Attracting Talent: Location Choices of Foreign-Born PhDs in the US
We use data from the NSF Survey of Earned Doctorates to examine the post-degree location choices of foreign-born students receiving PhDs from US universities in science and engineering. Over the period 1960 to 2008, 77% of foreign-born S&E PhDs state that they plan to stay in the United States. The foreign students more likely to stay in the US are those with stronger academic ability, measured in terms of parental educational attainment and the student's success in obtaining graduate fellowships. Foreign students staying in the United States thus appear to be positively selected in terms of academic ability. We also find that foreign students are more likely to stay in the United States if in recent years the US economy has had strong GDP growth or the birth country of the foreign student has had weak GDP growth. Foreign students are less likely to remain in the US if they are from countries with higher average income levels or that have recently democratized. Education and innovation may therefore be part of a virtuous cycle in which education enhances prospects for innovation in low-income countries and innovation makes residing in these countries more attractive for scientists and engineers.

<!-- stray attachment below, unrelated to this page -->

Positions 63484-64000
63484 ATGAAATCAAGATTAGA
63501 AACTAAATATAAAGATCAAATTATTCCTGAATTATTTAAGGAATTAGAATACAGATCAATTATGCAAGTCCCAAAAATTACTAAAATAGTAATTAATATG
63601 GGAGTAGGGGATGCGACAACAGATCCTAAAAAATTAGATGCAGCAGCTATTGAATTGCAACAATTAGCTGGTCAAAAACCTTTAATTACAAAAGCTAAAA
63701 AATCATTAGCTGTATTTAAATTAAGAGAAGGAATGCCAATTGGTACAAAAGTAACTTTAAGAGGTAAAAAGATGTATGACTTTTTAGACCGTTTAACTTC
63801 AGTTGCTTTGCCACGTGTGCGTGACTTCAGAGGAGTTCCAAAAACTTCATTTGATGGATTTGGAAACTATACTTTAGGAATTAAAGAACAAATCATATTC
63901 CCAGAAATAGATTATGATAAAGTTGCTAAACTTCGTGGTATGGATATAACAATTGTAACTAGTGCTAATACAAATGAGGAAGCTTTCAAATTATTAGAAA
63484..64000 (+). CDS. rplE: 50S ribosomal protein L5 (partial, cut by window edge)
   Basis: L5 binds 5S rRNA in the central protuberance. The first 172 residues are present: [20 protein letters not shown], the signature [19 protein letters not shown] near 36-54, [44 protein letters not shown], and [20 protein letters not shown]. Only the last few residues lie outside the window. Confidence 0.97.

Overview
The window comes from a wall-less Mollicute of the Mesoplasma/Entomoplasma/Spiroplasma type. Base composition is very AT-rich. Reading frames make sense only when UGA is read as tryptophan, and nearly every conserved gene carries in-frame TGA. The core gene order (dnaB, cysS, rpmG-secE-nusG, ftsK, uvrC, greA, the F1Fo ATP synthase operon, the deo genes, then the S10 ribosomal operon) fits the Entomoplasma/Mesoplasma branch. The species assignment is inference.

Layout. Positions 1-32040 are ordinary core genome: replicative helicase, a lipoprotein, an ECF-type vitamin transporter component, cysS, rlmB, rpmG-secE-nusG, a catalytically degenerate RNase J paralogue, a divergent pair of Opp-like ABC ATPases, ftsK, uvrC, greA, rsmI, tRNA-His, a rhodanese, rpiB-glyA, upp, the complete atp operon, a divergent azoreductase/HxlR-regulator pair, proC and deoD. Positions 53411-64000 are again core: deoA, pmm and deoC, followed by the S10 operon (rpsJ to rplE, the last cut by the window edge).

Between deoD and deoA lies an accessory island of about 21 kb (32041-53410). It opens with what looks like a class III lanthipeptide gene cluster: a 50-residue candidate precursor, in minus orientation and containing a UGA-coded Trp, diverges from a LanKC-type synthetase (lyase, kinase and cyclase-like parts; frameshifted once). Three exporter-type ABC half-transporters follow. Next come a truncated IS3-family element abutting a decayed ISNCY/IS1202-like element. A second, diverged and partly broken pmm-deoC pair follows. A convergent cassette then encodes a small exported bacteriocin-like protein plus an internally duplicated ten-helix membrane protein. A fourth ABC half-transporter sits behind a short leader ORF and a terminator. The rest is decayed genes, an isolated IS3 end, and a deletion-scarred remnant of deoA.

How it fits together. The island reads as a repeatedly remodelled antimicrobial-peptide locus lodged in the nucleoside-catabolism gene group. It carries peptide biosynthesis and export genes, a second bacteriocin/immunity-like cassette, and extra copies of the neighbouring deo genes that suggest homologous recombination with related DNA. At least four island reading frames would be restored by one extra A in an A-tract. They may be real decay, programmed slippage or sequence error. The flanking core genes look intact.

We thank the International Growth Centre for financial support and Sam Bazzi, Sieuwerd Gaastra, Chen Liu, and Wei You for excellent research assistance. The views expressed herein are those of the authors and do not necessarily reflect the views of the National Bureau of Economic Research.
- Almost 80 percent of foreign-born Ph.D.s who earned degrees between 1960 and 2008 reported intending to stay. The share of U.S....
Jeffrey Grogger and Gordon H. Hanson, "Attracting Talent: Location Choices of Foreign-Born PhDs in the United States," Journal of Labor Economics 33, no. S1 (Part 2, July 2015): S5-S38.